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People v. Dentley


SEPTEMBER 4, 1975.




APPEAL from the Circuit Court of Vermilion County; the Hon. FRANK J. MEYER, Judge, presiding.


Clement Dentley and William Logan were indicted for the offenses of rape, deviate sexual assault, and robbery. Logan was acquitted on all counts, while Dentley was acquitted of deviate sexual assault and robbery, but convicted of rape and sentenced to not less than 10 nor more than 30 years in the Illinois State Penitentiary. He appeals, contending that the trial court erred in denying his motion for appointment of a psychiatrist to examine the complaining witness and abused its discretion in imposing a sentence in excess of the statutory minimum.

At trial, Janet Donaldson testified that on July 21, 1973, she attempted to hitch a ride to downtown Champaign with Dentley and Logan, but was taken instead to a rural area of Vermilion County. Donaldson described both defendants in some detail and identified them at trial. When the car came to a stop, she made an attempt to escape, but was intercepted by the defendant, who threw her to the ground, fracturing her shoulder. The defendant displayed a knife and ordered her to perform an act of fellatio; when she hesitated, he angrily pulled her down by the hair and she cooperated. Subsequently, she was ordered into the car and ordered to perform another act of fellatio on the defendant while Logan had vaginal intercourse with her. During this activity, the defendant put his hands around her neck and began to strangle her, leaving scratch marks, and hit her in the face and head with his fist. Finally, he displayed a machete and forced her to have both vaginal and anal intercourse with him. She was at last let out of the car with a warning from defendant that if she told anyone, he would get his gang to burn down her family's home.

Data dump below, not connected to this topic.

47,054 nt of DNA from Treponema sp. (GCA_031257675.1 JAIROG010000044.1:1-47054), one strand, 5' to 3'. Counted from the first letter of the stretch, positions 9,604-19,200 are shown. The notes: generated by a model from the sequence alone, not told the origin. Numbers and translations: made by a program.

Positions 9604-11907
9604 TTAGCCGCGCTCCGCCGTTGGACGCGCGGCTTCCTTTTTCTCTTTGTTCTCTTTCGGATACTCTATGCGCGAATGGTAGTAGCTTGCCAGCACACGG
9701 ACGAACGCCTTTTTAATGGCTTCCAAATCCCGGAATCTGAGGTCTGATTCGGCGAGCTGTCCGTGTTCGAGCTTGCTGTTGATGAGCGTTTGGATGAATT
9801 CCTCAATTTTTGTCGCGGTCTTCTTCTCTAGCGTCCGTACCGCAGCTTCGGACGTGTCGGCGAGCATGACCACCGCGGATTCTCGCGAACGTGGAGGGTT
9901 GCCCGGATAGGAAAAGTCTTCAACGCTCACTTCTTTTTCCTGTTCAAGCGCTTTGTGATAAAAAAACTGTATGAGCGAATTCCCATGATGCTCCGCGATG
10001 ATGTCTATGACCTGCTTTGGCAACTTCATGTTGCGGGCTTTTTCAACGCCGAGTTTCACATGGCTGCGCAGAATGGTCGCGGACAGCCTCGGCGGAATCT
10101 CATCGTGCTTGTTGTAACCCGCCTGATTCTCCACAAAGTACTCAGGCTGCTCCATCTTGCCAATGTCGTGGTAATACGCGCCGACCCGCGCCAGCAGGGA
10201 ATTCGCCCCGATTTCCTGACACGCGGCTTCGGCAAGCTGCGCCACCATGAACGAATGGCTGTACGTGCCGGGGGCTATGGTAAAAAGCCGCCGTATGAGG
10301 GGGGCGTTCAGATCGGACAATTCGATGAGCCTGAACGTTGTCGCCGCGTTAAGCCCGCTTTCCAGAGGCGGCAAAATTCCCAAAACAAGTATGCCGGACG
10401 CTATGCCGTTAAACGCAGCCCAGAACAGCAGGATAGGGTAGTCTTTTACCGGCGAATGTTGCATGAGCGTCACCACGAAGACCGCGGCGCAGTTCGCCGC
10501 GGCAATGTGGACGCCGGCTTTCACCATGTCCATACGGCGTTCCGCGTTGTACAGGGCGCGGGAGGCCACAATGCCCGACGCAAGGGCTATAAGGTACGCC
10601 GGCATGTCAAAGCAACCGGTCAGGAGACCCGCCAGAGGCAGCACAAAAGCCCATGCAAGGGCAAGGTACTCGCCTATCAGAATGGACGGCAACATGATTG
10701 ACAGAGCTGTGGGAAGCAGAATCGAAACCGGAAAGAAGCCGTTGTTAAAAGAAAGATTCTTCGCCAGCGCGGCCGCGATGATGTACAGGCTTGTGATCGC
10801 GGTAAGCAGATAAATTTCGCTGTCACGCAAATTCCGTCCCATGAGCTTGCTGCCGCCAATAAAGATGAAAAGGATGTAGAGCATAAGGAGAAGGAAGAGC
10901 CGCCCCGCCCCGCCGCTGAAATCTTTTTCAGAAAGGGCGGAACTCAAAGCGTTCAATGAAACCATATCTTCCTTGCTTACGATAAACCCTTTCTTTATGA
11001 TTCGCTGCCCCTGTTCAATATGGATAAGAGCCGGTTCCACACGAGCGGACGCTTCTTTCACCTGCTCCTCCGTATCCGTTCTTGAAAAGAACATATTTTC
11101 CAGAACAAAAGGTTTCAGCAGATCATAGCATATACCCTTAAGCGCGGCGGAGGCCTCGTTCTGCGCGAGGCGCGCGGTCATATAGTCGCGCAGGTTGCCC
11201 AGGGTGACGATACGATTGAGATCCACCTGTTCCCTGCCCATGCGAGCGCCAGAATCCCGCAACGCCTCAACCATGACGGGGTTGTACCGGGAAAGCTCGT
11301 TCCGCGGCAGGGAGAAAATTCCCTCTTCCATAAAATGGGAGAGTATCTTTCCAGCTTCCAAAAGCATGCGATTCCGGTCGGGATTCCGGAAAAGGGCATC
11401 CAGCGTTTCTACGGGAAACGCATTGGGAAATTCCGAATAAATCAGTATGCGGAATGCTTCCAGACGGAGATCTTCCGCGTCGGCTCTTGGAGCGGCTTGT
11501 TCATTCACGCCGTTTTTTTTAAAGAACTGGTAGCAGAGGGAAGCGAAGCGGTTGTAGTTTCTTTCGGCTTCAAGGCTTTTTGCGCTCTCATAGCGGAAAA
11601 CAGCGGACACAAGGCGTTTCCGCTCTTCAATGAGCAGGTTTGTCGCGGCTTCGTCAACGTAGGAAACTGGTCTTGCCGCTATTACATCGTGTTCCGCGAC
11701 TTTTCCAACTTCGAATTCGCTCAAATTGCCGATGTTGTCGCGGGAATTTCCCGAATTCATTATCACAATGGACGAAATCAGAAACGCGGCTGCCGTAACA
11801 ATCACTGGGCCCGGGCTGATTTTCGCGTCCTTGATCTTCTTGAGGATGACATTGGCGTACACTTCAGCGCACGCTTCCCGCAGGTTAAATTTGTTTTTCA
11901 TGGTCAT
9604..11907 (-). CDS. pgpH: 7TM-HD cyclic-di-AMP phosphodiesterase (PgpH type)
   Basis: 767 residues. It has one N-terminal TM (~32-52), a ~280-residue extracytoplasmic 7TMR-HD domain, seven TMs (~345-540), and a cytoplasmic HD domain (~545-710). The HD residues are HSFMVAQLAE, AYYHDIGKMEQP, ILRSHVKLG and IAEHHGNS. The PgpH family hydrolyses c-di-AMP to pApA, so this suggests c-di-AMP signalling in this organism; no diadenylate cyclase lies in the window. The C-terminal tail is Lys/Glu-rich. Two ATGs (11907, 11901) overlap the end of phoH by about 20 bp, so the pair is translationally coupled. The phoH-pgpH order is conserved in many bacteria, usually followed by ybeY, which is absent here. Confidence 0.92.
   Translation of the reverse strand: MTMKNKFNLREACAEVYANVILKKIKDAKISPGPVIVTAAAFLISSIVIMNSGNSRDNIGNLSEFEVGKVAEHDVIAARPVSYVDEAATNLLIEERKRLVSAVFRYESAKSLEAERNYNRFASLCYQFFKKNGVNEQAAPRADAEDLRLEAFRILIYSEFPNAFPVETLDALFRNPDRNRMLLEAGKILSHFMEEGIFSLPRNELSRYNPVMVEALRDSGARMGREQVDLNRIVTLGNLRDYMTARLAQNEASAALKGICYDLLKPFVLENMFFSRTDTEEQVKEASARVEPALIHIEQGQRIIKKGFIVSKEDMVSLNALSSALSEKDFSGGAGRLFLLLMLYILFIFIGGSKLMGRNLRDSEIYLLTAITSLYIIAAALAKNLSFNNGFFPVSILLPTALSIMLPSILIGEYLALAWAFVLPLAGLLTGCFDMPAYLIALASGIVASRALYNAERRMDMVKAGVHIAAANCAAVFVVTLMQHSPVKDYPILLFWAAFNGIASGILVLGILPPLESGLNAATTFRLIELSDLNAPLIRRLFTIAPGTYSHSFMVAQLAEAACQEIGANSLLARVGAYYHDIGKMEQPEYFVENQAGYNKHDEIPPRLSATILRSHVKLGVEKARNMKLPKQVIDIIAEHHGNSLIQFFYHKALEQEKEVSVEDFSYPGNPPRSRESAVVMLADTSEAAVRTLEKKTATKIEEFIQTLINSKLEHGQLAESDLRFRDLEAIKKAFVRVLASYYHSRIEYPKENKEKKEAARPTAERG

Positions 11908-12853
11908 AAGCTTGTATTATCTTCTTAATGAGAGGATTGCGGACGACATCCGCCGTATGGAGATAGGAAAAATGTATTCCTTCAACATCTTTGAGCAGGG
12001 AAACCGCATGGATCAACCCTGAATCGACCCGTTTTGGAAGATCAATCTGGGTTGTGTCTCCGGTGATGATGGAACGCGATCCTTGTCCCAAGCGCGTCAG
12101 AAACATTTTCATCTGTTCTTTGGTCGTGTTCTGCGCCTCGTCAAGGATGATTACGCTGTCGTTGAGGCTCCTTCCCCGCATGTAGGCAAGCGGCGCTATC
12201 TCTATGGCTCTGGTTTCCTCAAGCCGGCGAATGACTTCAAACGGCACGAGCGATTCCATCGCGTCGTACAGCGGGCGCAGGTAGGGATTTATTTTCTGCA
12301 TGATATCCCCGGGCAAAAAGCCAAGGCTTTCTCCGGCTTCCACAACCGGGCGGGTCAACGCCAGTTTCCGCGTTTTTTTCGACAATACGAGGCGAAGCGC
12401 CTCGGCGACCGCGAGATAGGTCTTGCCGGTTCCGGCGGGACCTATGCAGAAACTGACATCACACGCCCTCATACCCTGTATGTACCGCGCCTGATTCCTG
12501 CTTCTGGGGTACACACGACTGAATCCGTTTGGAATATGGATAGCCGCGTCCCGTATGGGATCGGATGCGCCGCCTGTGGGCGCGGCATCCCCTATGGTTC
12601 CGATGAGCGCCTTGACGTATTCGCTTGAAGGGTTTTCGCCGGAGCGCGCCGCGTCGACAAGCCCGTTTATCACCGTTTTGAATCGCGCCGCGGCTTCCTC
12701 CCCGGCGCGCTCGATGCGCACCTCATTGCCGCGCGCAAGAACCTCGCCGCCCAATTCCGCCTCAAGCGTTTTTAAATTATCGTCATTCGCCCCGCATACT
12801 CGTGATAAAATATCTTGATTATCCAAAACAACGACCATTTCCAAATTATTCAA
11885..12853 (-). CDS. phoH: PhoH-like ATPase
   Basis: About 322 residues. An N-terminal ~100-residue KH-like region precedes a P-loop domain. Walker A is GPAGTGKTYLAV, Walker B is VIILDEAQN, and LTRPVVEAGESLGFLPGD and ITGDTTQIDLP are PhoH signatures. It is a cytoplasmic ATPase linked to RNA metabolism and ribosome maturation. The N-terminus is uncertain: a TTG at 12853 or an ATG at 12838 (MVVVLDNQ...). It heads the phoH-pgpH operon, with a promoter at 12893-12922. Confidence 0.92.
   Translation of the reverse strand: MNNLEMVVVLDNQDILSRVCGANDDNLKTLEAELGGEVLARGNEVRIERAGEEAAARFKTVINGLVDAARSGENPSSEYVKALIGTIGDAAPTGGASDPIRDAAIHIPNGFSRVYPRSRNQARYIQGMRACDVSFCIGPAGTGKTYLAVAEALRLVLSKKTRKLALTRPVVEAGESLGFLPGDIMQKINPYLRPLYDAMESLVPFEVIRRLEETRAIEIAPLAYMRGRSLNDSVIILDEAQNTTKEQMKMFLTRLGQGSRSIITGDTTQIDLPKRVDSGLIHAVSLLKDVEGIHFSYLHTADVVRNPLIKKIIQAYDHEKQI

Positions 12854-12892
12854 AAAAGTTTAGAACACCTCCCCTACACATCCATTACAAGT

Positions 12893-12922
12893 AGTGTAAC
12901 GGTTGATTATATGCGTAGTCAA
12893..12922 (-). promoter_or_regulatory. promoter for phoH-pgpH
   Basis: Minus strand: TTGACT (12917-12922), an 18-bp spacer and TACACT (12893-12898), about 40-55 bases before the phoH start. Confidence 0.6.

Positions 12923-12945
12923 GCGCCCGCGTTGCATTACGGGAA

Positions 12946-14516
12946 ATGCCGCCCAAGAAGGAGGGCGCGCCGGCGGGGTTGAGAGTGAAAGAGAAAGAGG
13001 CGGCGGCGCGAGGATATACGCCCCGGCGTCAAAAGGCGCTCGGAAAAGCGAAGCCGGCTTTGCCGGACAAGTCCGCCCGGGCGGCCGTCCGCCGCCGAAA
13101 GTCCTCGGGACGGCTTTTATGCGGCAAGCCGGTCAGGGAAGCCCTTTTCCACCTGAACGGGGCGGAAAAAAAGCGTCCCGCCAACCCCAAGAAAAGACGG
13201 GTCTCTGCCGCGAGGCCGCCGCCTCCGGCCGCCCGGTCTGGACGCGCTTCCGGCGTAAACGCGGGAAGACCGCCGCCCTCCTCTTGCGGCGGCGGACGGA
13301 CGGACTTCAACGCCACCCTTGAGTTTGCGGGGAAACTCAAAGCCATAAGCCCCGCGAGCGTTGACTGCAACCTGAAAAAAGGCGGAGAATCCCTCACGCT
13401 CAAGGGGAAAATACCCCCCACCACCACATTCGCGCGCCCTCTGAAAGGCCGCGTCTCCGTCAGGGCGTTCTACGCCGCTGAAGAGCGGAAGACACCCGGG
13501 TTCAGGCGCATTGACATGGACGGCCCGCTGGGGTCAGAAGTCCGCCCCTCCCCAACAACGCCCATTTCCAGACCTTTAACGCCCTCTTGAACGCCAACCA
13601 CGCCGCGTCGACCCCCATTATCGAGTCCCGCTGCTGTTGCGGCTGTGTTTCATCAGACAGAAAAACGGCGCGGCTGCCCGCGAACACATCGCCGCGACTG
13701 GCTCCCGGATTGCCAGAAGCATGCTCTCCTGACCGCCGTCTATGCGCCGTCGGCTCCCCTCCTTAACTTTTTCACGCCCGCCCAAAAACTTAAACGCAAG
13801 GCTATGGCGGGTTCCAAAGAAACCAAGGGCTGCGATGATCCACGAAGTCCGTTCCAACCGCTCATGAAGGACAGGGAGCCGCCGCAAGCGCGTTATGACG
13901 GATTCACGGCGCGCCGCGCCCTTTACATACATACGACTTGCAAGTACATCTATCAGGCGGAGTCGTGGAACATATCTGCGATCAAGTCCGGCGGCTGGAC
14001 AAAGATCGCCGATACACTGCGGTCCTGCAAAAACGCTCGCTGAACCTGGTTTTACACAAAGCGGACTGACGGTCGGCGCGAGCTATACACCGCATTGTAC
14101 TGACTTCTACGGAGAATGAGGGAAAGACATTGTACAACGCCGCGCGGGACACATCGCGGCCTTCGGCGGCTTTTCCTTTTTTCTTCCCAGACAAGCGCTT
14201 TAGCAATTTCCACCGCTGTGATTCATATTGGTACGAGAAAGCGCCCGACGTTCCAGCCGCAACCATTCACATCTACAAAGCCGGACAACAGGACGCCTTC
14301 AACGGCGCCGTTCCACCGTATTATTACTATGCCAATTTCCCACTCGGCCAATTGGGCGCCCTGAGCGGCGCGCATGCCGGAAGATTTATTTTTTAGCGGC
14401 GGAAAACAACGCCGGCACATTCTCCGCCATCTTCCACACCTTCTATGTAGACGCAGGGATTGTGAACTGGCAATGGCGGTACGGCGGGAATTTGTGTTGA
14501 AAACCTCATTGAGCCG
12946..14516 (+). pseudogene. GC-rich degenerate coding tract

Donaldson walked to the highway and flagged down a truck. The driver testified at trial that he had been stopped by a woman standing in the middle of the road who was hysterical and cried, "I have been raped. I need help." She had no shoes on, no undergarments, and had mud and blood on her. She told the driver her head hurt. A deputy at the Vermilion county jail, where the truck driver brought Donaldson, corroborated the driver's description of her hysteria and physical appearance. He also noted that she was crying and had scratch marks on her neck. A hospital emergency room examination revealed sperm and lacerations of the vaginal wall, as well as a fractured clavicle.

Prior to trial, the State was granted a continuance on the basis of a motion supported by an affidavit stating that the complaining witness was unavailable for trial because of various hospitalizations and out-patient treatment. Included was a letter from her doctor, to the effect that she had been under psychiatric care for about 8 years for major psychotic disturbances, and that a trial at that time would be detrimental to her mental state. In response to this motion, defendant filed a motion for appointment of a psychiatrist to examine Donaldson, noting the difficulty of calling her out-of-state doctor and alleging the need for competent local evaluation of her mental state. The defendant's motion was continued by the court until trial.